Teenage Mutant Ninja Turtles – Mutagen Mayhem (2012 animated series vol. 4)

4 out of 5

Developed by: Joshua Sternin, J. R. Ventimilia

Season 2 kicks off with some notable upgrades: after the desaturation of color in the latter half of season 1 and the overall lack of background detail across those episodes, we’re seeing pink and purple skies, and a lot more sense of “life” in the Turtles lair and various settings and animations.  Combined with the continued top-tier writing – which juggles intelligent banter with kid-friendly but satisfying plotting, and although the Donnie / April / Casey shipping was fan-contentious, I found it offered up some great character opportunities – the assuming increase in animation abilities (more familiarity with assets, maybe a larger budget) means that even when we’re in the midst of kung-ku kicking, the show looks and feels pretty dynamic.

However, we’re sort of in “sequel” mode right now.  While I felt like the Kraang invasion that concluded the first season was less engaging than the Shredder buildup and introductions to the world of TMNT that preceded it, season 2 is left to gather up the pieces after a big ol’ resolution of those two halves, and so this opening set feels a bit wandering.  Season 1 also had its share of standalone monster episodes, but because it was tied to our discovery of how the Turtles were being updated for 2012 (or, for new viewers, just the discovery of the property, period), there was some drive to it.  In Mutagen Mayhem, the plot delivery device – mutagen canisters get scattered across the city – feels a little lazy, and a bit too obvious of a way of having bottle episodes.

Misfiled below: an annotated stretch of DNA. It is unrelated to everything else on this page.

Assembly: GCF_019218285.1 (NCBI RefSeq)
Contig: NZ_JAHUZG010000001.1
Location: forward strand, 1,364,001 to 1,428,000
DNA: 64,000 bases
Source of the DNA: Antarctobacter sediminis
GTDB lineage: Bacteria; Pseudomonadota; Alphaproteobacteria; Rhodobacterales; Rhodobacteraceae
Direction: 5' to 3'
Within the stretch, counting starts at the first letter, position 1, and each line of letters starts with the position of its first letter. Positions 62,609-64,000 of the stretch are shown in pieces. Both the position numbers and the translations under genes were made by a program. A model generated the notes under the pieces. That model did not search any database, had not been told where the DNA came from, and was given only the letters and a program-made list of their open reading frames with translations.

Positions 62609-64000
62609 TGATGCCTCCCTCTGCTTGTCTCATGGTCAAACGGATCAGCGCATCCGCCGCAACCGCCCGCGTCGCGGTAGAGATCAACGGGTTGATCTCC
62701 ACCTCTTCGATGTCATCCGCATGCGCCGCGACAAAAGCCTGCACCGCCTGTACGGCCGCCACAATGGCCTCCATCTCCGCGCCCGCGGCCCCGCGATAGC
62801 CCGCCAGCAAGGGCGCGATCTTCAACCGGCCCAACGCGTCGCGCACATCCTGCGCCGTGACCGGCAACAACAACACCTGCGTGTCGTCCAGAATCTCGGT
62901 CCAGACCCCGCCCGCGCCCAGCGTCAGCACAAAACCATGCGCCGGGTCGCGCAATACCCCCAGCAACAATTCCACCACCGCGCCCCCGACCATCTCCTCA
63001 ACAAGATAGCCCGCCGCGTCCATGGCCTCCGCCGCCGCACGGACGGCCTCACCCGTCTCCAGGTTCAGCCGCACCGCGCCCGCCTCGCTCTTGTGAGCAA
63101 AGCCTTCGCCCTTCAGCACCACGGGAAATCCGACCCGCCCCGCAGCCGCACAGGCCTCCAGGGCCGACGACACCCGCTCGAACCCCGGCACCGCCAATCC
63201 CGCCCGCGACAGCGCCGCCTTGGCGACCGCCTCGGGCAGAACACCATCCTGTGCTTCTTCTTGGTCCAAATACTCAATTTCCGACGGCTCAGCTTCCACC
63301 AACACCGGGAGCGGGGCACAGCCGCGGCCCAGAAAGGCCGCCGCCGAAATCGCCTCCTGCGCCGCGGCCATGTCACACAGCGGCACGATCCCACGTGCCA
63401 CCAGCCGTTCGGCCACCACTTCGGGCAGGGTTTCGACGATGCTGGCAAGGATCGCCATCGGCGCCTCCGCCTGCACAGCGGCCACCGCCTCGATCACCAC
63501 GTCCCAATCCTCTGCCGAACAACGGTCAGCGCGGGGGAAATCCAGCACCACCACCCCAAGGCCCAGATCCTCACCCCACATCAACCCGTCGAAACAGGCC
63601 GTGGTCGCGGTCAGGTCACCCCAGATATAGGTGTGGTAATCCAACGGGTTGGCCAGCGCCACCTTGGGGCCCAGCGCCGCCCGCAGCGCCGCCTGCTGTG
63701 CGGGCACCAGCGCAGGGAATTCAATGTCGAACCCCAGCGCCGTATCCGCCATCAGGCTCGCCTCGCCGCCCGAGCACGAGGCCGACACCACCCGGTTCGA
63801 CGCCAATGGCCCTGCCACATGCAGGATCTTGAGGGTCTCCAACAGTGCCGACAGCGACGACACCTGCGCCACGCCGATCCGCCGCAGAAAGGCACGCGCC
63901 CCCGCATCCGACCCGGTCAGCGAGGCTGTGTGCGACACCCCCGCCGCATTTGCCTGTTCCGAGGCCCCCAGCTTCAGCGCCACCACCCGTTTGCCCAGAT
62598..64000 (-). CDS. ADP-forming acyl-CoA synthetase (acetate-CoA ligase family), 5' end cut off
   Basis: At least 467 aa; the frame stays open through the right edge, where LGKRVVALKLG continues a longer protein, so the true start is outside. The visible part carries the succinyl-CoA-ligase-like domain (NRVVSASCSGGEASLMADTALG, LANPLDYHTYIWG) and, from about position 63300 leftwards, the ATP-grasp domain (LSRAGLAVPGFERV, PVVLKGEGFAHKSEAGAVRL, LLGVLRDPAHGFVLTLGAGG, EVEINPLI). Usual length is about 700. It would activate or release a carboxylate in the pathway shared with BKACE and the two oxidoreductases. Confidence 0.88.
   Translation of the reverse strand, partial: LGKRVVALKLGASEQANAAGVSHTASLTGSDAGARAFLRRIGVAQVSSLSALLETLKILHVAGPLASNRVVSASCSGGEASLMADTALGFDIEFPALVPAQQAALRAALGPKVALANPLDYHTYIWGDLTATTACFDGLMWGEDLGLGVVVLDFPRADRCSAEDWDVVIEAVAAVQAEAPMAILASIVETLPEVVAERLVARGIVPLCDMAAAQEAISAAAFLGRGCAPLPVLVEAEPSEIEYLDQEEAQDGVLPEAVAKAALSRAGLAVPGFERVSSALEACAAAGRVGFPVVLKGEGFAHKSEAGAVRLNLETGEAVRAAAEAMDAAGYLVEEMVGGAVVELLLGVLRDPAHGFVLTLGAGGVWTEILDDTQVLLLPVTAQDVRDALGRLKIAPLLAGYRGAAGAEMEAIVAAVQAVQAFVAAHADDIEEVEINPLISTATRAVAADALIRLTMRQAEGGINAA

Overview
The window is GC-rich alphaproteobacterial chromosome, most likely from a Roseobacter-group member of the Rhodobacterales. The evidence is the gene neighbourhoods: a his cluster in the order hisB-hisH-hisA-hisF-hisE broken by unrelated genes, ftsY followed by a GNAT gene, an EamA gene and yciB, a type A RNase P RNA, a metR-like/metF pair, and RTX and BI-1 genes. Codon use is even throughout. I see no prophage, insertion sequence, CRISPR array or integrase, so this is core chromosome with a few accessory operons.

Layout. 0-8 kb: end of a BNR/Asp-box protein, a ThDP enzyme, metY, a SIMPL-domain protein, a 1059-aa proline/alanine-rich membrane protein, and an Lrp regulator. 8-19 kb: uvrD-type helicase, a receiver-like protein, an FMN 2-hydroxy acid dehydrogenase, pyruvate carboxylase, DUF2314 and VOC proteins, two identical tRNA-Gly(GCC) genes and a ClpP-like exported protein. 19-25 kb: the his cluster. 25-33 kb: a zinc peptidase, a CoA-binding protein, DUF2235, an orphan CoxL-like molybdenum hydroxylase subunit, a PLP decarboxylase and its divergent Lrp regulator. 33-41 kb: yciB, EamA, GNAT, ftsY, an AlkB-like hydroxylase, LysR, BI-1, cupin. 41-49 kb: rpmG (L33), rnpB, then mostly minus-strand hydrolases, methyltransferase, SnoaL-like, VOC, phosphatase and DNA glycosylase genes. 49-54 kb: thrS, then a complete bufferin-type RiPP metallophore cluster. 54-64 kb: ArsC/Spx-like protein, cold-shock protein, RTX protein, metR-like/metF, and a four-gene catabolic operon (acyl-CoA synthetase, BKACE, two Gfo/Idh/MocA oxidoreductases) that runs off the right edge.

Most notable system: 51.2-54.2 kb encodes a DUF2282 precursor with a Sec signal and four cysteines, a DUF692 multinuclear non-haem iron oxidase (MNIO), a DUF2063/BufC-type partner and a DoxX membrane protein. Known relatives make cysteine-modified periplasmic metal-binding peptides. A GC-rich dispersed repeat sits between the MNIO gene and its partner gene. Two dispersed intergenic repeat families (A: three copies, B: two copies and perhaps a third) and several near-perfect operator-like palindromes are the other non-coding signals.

However, moving past that, there’s a lot of brilliance here.  Invasion of the Squirrelanoids is an absolute highlight of horror /sci-fi nods (something that would become an appreciated constant throughout the series) and inventively random humor, and Mutagen Man Unleashed brings a hefty amount of pathos to what started as, at first, a throwaway character, then turned into a nostalgia character, and now becomes completely 2012’s own thing.  And the way Target: April O’ Neil winds around and through the whole Donnie / April / Casey love triangle is, to me, rather maturely handled for what it is, though again, I get why fans hated this.

Most importantly, the start of season 2 shows that there’s plenty of life in the property; even with two big old school story chunks – Shredder and Kraang – broached, the creatives are going to find their way to new story opportunities.